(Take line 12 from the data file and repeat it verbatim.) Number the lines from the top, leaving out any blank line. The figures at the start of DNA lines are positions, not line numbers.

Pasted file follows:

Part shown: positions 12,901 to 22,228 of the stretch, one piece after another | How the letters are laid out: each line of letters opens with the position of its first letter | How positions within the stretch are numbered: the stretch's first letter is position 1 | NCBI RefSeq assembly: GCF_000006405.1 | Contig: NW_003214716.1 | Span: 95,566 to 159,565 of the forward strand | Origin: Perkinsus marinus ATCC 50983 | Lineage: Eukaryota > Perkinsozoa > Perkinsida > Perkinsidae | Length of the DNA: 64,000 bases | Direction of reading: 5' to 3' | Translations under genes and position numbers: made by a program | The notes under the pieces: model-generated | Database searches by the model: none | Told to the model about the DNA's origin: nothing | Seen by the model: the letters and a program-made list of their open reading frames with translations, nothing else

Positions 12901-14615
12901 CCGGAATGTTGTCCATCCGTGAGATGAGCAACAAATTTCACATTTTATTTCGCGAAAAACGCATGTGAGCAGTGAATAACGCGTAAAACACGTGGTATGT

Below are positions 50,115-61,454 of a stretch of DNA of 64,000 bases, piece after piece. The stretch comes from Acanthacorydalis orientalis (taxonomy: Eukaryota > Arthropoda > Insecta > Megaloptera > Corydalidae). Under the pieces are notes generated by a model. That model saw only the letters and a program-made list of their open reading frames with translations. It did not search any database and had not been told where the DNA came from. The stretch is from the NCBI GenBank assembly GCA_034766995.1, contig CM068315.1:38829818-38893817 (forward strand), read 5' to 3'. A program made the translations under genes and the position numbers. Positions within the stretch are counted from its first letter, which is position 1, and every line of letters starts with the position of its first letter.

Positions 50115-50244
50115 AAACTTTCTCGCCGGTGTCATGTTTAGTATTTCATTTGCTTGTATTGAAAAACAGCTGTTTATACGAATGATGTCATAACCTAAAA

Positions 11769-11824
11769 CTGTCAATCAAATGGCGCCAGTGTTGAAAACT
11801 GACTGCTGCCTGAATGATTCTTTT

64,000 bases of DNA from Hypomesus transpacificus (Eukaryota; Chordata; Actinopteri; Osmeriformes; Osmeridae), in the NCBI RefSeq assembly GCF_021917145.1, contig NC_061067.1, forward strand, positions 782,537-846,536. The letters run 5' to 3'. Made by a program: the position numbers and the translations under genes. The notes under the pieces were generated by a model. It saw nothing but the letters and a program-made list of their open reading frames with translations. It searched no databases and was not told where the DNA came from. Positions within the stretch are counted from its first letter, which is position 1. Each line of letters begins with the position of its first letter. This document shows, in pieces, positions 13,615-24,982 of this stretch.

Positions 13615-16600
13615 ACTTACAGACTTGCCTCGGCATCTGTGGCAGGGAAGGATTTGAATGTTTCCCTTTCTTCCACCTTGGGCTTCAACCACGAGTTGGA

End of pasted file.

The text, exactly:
13615 ACTTACAGACTTGCCTCGGCATCTGTGGCAGGGAAGGATTTGAATGTTTCCCTTTCTTCCACCTTGGGCTTCAACCACGAGTTGGA